Only one team has slowed down the Sleepy Eye St. Mary’s basketball team and its superstar junior Madison Mathiowetz this season.
Waterville-Elysian Morristown did it twice, including in Thursday’s Section 2A championship at Sibley East High School in Arlington.
Unfortunately for the Buccaneers, they still lost both those games, and the Knights avenged a loss in last season’s section championship Thursday with a 64-59 victory to maintain their undefeated record and advance to the Class A state tournament.
“(Mathiowetz) is a heck of a player and she made some big shots,” WEM coach Ty Kaus said. “We talked about how she’s going to get her points and get her shots, and in the first half I thought we did an absolutely fantastic job. We probably needed to score a little bit more.”
In that first half, Mathiowetz scored only seven points, and Sleepy Eye St. Mary’s managed only 21 as a team. After stifling a team that averages nearly 80 points a game, WEM was laying the foundation for a possible section championship.
The issue, Kaus said, was the Buccaneers did not take advantage offensively of all they achieved defensively. After senior Kylie Pittmann’s layup put WEM on top 21-15 with 6 minutes, 58 seconds left in the first half, it did not score again until Pittmann’s layup with 43 seconds left in the half provided a 23-19 lead.
“We got up six there and hit a lull where I don’t think we scored for four or five minutes,” Kaus said. “That’s been our downfall lately, when we get into that rut and you can’t seem to get buckets.”
In the second half, Mathiowetz found a rhythm and started scoring from the outside, on slashing layups and with back-to-the-basket post moves. She eventually finished with a game-high 25 points.
Even with the Knights finding their offensive footing, the Buccaneers answered every scoring run with one of their own. After Sleepy Eye St. Mary’s scored 12 straight points to take a 40-36 lead with 10:24 remaining, WEM responded with a 7-0 run thanks to a 3-pointer from Pittmann, a pair of free throws from Brielle Bartelt and a layup via Toryn Richards.
After Mathiowetz’ layup with 4:38 remaining provided the Knights with a 54-49 lead, the two teams essentially traded baskets and stops, with the Buccaneers unable to trim the deficit to fewer than three points the rest of the way.
“I thought we tried to be a little too unselfish sometimes,” Kaus said. “We had some drives and some opportunities where I thought we should have gone up with some shots and we passed them up. We were trying to make that great play to a teammate.”
That unselfish attitude, while perhaps detrimental at times Thursday, typified what allowed this group of 11 seniors to claim back-to-back Gopher Conference titles for the first time in program history and qualify for the program’s first state tournament last season.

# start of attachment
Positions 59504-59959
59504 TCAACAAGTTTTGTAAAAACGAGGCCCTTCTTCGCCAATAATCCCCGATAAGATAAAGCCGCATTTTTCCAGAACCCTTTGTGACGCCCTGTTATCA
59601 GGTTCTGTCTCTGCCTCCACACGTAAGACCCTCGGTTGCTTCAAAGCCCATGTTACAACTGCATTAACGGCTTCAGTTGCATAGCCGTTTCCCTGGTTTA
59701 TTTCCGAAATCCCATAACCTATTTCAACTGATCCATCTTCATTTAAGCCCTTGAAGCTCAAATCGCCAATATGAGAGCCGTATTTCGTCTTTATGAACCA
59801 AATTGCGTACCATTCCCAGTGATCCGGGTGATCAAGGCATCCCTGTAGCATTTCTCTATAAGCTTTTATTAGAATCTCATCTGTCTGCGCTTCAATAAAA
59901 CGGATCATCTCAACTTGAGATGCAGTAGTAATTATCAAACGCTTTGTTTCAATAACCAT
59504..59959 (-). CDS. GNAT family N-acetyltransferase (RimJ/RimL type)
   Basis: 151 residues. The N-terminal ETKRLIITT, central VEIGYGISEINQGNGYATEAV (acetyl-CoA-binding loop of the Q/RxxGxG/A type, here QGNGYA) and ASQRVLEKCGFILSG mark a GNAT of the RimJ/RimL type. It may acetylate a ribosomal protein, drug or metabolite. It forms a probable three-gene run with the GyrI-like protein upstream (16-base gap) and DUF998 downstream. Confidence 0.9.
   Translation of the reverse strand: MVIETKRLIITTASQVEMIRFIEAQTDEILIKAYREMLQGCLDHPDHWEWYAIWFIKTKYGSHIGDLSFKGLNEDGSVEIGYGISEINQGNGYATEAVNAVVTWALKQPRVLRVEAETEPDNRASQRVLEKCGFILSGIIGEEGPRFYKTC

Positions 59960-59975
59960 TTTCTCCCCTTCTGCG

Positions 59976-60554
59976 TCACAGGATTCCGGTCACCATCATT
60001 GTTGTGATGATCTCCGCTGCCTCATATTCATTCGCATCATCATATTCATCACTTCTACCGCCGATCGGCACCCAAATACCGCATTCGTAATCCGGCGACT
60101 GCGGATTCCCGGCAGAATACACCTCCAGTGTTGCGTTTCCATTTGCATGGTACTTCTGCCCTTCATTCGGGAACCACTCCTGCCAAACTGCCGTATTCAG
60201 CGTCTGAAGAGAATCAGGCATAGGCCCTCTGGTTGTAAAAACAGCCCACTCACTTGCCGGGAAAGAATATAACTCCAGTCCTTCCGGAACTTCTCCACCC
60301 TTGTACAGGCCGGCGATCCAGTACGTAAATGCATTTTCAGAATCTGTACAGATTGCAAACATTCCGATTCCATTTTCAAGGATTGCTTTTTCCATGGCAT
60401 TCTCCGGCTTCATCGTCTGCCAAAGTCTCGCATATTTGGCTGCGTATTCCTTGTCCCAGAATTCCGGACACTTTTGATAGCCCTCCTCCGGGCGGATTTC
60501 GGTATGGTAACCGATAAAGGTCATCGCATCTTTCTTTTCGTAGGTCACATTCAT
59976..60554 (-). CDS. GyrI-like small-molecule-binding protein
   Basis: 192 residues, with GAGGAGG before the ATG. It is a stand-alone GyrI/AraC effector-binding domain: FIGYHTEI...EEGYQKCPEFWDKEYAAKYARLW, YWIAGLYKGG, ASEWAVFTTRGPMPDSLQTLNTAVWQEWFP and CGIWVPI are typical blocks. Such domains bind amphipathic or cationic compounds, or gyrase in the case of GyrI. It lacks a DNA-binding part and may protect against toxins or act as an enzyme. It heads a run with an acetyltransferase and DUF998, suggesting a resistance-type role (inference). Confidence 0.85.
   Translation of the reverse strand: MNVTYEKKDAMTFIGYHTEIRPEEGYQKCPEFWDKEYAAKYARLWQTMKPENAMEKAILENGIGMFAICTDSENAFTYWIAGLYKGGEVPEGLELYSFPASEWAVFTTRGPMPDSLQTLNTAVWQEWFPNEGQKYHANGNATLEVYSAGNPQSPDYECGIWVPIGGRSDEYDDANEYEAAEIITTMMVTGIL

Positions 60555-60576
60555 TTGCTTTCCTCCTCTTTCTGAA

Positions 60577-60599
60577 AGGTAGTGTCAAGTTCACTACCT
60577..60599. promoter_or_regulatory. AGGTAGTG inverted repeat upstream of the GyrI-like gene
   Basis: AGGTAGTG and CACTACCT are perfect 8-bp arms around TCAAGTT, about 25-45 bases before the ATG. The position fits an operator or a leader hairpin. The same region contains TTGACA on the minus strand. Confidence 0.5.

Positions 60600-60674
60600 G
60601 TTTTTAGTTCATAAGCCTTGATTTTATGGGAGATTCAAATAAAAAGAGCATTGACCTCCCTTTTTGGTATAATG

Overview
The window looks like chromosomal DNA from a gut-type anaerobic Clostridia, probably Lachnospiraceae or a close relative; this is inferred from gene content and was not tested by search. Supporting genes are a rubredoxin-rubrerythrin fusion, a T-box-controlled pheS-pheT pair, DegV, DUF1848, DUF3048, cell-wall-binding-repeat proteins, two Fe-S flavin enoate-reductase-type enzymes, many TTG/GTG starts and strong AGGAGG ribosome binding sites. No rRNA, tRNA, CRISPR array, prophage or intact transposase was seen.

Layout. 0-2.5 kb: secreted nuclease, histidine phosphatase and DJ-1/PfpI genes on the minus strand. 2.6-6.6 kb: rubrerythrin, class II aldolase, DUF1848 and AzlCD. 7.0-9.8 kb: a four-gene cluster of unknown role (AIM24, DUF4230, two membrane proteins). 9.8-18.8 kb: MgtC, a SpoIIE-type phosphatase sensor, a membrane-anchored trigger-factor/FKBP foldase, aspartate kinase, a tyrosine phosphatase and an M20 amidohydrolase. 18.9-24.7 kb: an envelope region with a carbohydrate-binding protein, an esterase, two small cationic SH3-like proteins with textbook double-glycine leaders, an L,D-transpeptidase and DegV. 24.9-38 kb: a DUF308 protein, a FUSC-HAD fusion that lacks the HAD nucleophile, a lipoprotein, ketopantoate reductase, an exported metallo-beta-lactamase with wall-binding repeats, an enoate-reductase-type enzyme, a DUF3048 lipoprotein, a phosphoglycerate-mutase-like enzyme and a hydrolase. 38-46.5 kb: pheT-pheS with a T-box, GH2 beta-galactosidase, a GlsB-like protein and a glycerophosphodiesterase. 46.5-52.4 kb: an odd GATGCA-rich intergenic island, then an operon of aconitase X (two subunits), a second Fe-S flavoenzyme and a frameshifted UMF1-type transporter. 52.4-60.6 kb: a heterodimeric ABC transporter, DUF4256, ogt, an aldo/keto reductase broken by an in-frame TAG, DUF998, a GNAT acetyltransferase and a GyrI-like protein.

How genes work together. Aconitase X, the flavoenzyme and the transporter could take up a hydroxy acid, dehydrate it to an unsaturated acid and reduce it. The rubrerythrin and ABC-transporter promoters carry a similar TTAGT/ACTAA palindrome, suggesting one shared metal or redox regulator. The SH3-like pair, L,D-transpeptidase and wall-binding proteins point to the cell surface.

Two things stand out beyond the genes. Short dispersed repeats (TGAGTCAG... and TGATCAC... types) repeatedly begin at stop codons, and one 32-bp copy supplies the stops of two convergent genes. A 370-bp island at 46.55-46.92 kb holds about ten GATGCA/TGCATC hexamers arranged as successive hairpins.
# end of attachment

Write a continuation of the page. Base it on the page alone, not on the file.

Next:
All eight players that stepped on the court for WEM on Thursday were seniors in Pittmann, Bartelt, Richards, Lindsay Condon, Ellie Ready, Autumn Taylor, Allison Rients and Sadie Oorlog.
“It’s a pretty special group in everything they do,” Kaus said. “It’s not just basketball, it’s not just the other sports. It’s academics, it’s everything outside of school and sports. It’s exactly what we want as representatives of our communities and they raised the bar for sure.”
With that bar raised, the expectation is the Buccaneers do not take any severe steps back as a program. After Kaus talked in a postgame huddle of the team’s 11 seniors — which also includes Ella Michael, Mya Geyer and Lily Grohman — he made a beeline toward the huddle of the non-seniors in attendance for Thursday’s game.
After that group has spent the last few seasons as the scout team for the Buccaneers, they have plenty of first-hand experience pertaining to the level of play and best practices that breed success.
“They’re getting to play against one of the best teams in the state every single day in practice,” Kaus said. “You see what it takes to get to a level like this, so hopefully that wets the appetite and gets people excited about the future. We’ve got some talent coming up and a group like this that we can look to to know what it takes to get to this spot.”
Back in the postgame huddle with the 11 seniors, Kaus emphasized the importance of not allowing one close loss erase the accomplishments of an entire career.
“know it has to end at some point, but you’re never ready for the end,” Kaus said. “I could not be more proud of this group and what we accomplished. I told them it hurts now and it hurts because we care a lot, but they have a lot to be proud of and they shouldn’t hang their heads at all.”